To put something to use means to employ or utilize it for a specific purpose or benefit. It can refer to using a skill, tool, or resource in a practical way.

  • For example, a chef might put their culinary skills to use in creating a new recipe.
  • A homeowner might put their DIY skills to use in renovating their house.
  • A teacher might put educational technology to use in enhancing their lessons.

11. Apply

This term is commonly used to describe the action of submitting or putting forward an application or request for something.

  • For example, a person might say, “I’m going to apply for a job at that company.”
  • In a college setting, a student might say, “I need to apply for financial aid.”
  • Someone might advise, “Make sure to apply early to increase your chances of getting accepted.”

12. Work with

This phrase is often used to describe the act of collaborating or cooperating with someone on a task or project.

  • For instance, a team member might say, “I’m going to work with John on this assignment.”
  • In a professional setting, a manager might say, “We need to work with other departments to achieve our goals.”
  • A person might suggest, “Let’s work with each other to find a solution.”

13. Use up

This term is used to describe the action of using or consuming all of something, resulting in its exhaustion or depletion.

  • For example, a person might say, “I’ve used up all the milk. We need to buy more.”
  • In a discussion about resources, someone might say, “We need to be careful not to use up all of our natural resources.”
  • A person might warn, “Don’t use up all your energy. Save some for later.”

14. Call upon

This phrase is often used to describe the act of requesting or asking for help or assistance from someone.

  • For instance, a person might say, “I need to call upon my friends for support.”
  • In a professional setting, a manager might say, “We can call upon our colleagues in the other department for their expertise.”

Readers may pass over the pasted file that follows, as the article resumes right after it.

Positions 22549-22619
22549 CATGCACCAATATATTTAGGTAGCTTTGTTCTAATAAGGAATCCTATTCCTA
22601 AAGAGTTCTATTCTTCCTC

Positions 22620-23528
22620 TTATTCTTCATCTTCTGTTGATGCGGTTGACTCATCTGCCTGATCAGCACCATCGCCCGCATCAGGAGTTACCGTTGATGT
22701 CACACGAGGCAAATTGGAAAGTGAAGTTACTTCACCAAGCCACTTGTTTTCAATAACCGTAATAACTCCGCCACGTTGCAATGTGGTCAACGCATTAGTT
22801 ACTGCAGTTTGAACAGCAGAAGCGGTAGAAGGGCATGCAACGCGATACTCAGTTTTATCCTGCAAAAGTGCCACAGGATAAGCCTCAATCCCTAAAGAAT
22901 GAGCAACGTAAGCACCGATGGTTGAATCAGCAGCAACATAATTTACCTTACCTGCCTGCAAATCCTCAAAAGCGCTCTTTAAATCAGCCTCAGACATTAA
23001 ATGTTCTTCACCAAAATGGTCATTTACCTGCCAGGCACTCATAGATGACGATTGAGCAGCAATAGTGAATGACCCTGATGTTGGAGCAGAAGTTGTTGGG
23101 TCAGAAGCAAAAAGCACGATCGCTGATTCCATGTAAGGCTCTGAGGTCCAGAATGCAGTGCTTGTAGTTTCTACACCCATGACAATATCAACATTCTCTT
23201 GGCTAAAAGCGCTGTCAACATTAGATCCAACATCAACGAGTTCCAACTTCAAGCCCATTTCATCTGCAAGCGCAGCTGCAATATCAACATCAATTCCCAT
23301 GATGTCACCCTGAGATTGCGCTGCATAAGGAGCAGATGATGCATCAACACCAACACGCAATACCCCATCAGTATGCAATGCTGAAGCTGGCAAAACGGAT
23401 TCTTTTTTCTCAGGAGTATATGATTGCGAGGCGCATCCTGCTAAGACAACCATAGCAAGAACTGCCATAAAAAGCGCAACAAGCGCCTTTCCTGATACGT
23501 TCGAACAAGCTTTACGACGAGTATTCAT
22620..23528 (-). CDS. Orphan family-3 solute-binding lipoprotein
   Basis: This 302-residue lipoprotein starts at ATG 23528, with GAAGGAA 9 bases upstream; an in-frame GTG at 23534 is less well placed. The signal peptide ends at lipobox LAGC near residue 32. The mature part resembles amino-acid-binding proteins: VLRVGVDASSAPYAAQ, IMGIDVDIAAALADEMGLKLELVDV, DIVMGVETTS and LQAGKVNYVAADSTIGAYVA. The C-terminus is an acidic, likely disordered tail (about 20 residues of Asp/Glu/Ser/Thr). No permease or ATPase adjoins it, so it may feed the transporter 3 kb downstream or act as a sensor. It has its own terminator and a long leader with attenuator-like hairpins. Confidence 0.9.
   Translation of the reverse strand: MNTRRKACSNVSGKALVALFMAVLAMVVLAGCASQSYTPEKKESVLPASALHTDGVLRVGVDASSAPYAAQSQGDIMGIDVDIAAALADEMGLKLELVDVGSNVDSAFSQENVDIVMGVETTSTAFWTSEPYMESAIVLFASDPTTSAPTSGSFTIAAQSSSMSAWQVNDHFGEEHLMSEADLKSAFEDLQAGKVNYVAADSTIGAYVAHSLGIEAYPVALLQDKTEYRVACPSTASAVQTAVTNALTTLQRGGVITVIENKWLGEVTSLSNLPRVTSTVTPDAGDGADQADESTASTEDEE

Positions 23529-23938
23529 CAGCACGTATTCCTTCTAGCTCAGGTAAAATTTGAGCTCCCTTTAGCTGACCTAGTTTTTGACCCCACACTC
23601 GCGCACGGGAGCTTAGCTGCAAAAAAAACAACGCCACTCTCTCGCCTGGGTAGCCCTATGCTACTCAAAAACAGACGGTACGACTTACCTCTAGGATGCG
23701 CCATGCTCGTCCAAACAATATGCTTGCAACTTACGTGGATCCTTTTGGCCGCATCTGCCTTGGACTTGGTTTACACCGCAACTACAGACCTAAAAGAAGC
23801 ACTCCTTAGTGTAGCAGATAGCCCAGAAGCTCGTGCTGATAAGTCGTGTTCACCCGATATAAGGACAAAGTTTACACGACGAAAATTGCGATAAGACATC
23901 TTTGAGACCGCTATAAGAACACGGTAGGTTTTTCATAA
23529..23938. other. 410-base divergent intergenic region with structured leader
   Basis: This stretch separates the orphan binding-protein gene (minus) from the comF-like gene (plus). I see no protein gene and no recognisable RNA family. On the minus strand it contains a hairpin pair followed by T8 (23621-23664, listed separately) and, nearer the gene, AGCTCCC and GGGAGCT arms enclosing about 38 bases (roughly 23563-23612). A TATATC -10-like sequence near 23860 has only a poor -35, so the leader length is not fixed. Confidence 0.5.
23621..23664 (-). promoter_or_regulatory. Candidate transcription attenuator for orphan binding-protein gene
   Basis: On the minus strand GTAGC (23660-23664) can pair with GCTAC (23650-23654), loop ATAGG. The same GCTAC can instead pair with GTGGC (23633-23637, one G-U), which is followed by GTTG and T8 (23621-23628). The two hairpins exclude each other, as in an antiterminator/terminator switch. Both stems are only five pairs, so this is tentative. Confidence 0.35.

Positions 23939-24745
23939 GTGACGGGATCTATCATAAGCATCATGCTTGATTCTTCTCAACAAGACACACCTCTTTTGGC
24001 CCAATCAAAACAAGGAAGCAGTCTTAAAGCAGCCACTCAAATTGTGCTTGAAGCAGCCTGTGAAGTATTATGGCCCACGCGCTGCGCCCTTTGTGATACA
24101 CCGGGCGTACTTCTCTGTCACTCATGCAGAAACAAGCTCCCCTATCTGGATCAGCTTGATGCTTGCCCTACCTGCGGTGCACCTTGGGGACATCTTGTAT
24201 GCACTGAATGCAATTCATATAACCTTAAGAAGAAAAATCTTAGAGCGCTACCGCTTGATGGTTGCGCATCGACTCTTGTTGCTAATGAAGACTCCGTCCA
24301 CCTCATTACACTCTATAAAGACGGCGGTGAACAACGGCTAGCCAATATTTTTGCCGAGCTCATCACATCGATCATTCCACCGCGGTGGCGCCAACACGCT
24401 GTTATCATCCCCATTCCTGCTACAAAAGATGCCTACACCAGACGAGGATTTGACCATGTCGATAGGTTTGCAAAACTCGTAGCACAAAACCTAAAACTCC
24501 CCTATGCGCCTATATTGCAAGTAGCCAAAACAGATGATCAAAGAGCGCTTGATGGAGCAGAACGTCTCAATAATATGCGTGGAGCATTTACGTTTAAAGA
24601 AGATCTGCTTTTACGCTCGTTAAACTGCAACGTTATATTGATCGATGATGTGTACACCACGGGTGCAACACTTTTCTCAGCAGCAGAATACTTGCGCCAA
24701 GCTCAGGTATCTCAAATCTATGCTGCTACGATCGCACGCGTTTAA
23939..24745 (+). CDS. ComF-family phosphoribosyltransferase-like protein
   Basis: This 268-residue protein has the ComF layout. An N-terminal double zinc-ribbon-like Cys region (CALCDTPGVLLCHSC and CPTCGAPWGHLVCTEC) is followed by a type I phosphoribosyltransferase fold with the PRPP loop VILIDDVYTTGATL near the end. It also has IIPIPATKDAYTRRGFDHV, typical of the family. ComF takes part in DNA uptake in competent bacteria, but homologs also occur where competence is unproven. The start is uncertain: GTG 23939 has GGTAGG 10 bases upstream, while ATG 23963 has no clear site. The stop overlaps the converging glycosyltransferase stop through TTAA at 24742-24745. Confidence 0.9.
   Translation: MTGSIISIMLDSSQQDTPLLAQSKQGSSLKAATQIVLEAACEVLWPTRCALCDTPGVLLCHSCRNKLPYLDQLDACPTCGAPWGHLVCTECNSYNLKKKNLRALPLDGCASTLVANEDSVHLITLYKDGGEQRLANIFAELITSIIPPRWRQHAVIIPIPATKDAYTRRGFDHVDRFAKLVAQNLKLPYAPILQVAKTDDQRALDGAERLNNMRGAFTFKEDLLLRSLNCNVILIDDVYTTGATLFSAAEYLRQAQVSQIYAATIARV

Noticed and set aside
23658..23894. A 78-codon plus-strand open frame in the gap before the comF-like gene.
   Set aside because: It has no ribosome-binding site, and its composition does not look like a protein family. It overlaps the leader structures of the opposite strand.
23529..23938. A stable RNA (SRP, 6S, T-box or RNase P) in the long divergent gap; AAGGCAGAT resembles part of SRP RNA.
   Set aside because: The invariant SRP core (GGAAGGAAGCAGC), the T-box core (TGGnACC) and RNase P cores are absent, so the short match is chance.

• A person might suggest, “If you’re in need, don’t hesitate to call upon others for help.”

15. Avail oneself of

This phrase is used to describe the act of taking advantage of or making use of something that is available or offered.

  • For example, a person might say, “I’m going to avail myself of the opportunity to study abroad.”
  • In a discussion about resources, someone might say, “We should avail ourselves of the library’s extensive collection of books.”
  • A person might advise, “If a helping hand is offered, avail yourself of it. Don’t be too proud to accept assistance.”

16. Exercise

This term refers to physical activity done to improve or maintain health and fitness. It can involve a variety of activities such as running, weightlifting, or yoga.

  • For instance, “I’m going to the gym to get some exercise.”
  • During a conversation about fitness, someone might say, “I try to get at least 30 minutes of exercise every day.”
  • A person might ask, “What’s your favorite form of exercise?”

17. Implement

To implement something means to put it into action or make it happen. It often refers to the process of applying or using a plan, idea, or strategy.

  • For example, “We need to implement new safety measures in the workplace.”
  • During a discussion about project management, someone might say, “We’re implementing a new software system to improve efficiency.”
  • A person might ask, “How do you plan to implement these changes?”

18. Operate

To operate something means to use or control it, typically a machine or system. It can also refer to the act of performing a task or function.

  • For instance, “I know how to operate a sewing machine.”
  • During a conversation about technology, someone might say, “I can’t figure out how to operate this new smartphone.”
  • A person might ask, “Do you know how to operate a forklift?”

19. Manipulate

To manipulate something means to handle or control it skillfully, often with the intention of achieving a desired outcome. It can also refer to influencing or controlling someone’s thoughts or behavior.

  • For example, “He manipulated the clay to create a beautiful sculpture.”
  • During a discussion about politics, someone might say, “Politicians often manipulate public opinion to gain support.”
  • A person might ask, “How do you manipulate the settings on this camera?”

20. Deploy

To deploy something means to put it into use or action, typically in a specific situation or context. It often refers to the process of sending or positioning resources or personnel for a particular purpose.

  • For instance, “The military deployed troops to the conflict zone.”